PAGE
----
Fragile Empire: How Russia Fell In and Out of Love with Vladimir Putin is a recent book on Russia and Putin, published by the author Ben Judah. This book has been recognized by sources such as Bloomberg as an important book on modern Russia. Here is the review I put up at Amazon.com (I bought the book on Kindle) and I strongly recommend this book and the author, as well.
I picked up this book based on positive reviews in Bloomberg and elsewhere and was very impressed. I have a reasonably good understanding of Russia based on military history and a decent understanding of the global energy business.
The first thing that comes to my mind is how brave the author must be to go around Russia asking questions about Putin. From my understanding and this book that is a very risky thing to do since the primary purpose of the security apparatus in Russia is to keep Putin in power.
The book follows Putin from the chaos in post-collapse St Petersburg where he worked for a local politician through his election to presidency, the Medvedev years (which were actually the Putin years), and then back into his current stint in charge.
The book is not all negative about Putin, which is what I find most interesting. The oligarchs that took control of the energy and media companies were extremely un popular and Putin brought them to heel. This was in fact popular among much of the population. He also took energy revenues and used them to pay some salaries and pensions and bring some modest amount of stability to the poor. And Moscow was substantially re built with sky scrapers and other elements. He also resolved (for the time being) the situation in Chechnya by allying with the current warlord and this momentarily resolved a horrible active war that was being fought in an embarrassing way for Russia.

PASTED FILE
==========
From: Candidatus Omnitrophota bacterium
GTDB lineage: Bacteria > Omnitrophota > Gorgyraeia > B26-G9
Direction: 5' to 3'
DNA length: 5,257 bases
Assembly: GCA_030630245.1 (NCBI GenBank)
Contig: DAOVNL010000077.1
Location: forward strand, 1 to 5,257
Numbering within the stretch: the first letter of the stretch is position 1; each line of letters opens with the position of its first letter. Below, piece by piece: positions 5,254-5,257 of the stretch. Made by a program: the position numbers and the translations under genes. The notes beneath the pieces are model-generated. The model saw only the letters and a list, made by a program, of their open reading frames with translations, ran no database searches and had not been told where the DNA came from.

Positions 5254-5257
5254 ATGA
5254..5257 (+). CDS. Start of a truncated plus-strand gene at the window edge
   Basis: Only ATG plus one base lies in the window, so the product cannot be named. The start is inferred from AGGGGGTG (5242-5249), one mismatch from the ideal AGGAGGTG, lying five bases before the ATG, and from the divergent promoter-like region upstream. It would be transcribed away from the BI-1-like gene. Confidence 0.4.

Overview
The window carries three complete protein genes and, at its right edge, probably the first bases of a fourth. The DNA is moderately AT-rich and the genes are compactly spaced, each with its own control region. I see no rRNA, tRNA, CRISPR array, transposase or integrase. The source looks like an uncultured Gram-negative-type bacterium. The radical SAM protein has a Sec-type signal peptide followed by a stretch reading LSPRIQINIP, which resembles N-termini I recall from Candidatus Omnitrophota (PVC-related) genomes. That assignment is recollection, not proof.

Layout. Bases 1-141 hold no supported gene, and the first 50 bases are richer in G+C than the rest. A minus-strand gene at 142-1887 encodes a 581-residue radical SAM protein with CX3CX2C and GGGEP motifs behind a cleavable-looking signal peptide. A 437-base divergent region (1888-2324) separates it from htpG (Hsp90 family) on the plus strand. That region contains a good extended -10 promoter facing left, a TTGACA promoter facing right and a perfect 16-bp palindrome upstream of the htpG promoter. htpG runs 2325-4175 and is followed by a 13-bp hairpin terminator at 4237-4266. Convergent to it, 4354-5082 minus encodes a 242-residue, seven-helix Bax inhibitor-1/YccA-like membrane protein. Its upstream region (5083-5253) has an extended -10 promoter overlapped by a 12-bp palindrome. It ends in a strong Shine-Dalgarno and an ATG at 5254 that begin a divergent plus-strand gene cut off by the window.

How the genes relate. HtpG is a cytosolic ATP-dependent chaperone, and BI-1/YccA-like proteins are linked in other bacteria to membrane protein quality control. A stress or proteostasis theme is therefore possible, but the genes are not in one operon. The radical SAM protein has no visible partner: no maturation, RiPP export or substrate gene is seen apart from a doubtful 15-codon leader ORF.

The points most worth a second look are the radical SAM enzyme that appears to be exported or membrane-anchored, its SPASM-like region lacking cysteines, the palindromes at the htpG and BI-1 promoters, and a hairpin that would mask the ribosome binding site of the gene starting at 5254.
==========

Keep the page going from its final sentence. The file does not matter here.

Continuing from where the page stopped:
It is very interesting to see how close associates of Putin, even those in his Judo club and KGB days, have become billionaires. They have taken control of the energy infrastructure and then a swiss trading function is another source of his supposed vast personal wealth (unproven).
Judah talks to Navalny, the activist against Putin’s latest election, and this is insightful because today Navalny is subject to a phantom prosecution designed to deter him from elective office. You can jump between the articles in the book and the latest news and this is very helpful.
There is a lot in this book. It covers an amazing amount of topics from coast to coast, including the border wars with China and the far, Far East. The author attempts nothing less than a comprehensive, border to border analysis of modern Russia.
I will be writing multiple blog posts out of the concepts in this book, including their relations with China, governance, and the links to the global energy industry. Once again, I cannot recommend this book highly enough and works such as this when the author dared to traverse all of Russia and ask people about a man who hates people asking questions, need to be supported.
Cross posted at LITGM.